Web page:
Apr 29

"The Roots of Racism"

by Sargent Shriver Peace Institute | 04/29/2019 6:00AM | Quote of the Week | Justice | Human Rights | Civil Rights

 "The Roots of Racism"

"The Roots of Racism"

Our Quote of the Week tackles an important topic that continues to influence the systems in which we operate and to adversely affect the lives of people of color: racism. The quote is from Sargent Shriver's keynote address at the first gathering of the National Catholic Conference for Interracial Justice; Sargent Shriver was serving as the Conference's chair at the time. In his capacity as President of both the Chicago Public School Board and the board of the Catholic Interracial Council, Sargent Shriver fought alongside African American community leaders throughout the 1950s to successfully desegregate schools, housing developments, hospitals, and other institutions in Chicago.

It's important to note that Sargent Shriver's Catholic faith informed his views on racism in particular and on inequality in general. Quoting St. Paul in his speech, he reminds the audience that human beings are "are spiritual beings united in a real and effective way into one body — a living, acting body, busy in the work of saving the world from the effects of sin, death, corruption, fear, pride and prejudice." When we recognize each other's humanity and when we act with love, argued Sargent Shriver, we live in community with each other and avoid the conflict and violence that comes from what today we would refer to as "othering," deeming those who are different than we are as threatening or inferior.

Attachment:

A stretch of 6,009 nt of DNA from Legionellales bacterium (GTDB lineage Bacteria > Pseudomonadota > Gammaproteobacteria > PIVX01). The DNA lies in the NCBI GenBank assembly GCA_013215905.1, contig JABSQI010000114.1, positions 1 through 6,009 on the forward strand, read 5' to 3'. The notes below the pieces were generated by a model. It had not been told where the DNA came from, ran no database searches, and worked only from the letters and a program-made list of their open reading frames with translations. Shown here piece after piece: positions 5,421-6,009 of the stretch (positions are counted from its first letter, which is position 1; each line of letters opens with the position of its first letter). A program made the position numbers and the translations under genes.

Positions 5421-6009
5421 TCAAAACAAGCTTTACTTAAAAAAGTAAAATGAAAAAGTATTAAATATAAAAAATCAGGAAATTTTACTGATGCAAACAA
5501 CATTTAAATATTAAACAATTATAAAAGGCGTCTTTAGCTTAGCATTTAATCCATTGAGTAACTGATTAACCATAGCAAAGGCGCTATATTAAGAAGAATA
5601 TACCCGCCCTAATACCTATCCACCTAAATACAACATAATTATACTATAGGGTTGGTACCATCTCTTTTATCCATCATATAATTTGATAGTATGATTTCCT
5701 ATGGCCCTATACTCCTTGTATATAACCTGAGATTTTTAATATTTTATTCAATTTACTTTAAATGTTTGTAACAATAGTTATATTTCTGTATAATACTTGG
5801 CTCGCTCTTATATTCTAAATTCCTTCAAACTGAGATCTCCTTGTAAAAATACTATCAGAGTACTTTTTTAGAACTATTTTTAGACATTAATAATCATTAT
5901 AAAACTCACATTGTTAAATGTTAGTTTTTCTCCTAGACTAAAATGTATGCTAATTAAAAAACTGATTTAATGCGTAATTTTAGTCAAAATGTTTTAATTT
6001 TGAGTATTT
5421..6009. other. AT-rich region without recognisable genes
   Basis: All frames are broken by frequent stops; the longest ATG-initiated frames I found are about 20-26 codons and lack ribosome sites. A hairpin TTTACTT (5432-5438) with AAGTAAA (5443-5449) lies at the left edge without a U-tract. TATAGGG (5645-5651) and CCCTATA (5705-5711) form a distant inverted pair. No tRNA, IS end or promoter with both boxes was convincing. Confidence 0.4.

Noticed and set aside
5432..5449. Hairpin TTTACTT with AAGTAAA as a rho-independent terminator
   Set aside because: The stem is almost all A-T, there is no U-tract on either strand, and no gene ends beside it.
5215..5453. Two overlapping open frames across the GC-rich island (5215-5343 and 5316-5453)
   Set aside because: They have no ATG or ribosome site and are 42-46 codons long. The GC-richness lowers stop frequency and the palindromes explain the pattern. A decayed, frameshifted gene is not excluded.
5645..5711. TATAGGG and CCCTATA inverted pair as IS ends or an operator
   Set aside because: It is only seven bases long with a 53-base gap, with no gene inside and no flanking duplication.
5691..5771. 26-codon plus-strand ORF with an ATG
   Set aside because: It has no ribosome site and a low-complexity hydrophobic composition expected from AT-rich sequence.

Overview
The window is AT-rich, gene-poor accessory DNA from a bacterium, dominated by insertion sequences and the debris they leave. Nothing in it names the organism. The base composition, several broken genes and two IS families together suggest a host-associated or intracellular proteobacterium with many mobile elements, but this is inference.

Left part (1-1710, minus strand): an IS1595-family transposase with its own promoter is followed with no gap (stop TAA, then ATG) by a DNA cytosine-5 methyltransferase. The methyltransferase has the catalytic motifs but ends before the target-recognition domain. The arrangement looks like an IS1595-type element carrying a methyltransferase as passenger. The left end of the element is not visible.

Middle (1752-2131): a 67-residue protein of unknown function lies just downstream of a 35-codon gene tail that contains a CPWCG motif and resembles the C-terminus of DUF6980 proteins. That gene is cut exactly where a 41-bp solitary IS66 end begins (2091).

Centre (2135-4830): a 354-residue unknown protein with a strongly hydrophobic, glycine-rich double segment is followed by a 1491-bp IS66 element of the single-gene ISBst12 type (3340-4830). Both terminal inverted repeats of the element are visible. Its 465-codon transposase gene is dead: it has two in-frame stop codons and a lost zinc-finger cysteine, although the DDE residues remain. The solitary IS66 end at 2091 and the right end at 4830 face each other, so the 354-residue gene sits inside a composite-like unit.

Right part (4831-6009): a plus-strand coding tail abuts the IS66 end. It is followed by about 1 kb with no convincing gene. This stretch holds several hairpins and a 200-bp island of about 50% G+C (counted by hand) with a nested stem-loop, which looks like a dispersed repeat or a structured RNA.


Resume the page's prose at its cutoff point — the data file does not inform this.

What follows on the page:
Sargent Shriver's desire to combat racism and inequality stayed with him throughout his life. It is visible in the values he asserted when he led the Peace Corps, the War on Poverty, and even Special Olympics later in his life. You can read more about Sargent Shriver's civil rights work here.

Many things have changed since Sargent Shriver spoke these words in 1958, but it would be irresponsible to ignore or to downplay the impact of racism and racial violence on us today. An honest look around will show that divisions based on race affect so much of our daily lives. From lack of equal treatment in the criminal justice system, to unethical banking practices that still show the remnants of redlining, to workplace discrimination, unjust and inhumane immigration policies, and violence triggered by white supremacy, we still operate within a system based on white privilege that makes it impossible for all of us to be treated as equals and to live in peace. We need to keep talking about race and to stand against racism whenever we have the opportunity.

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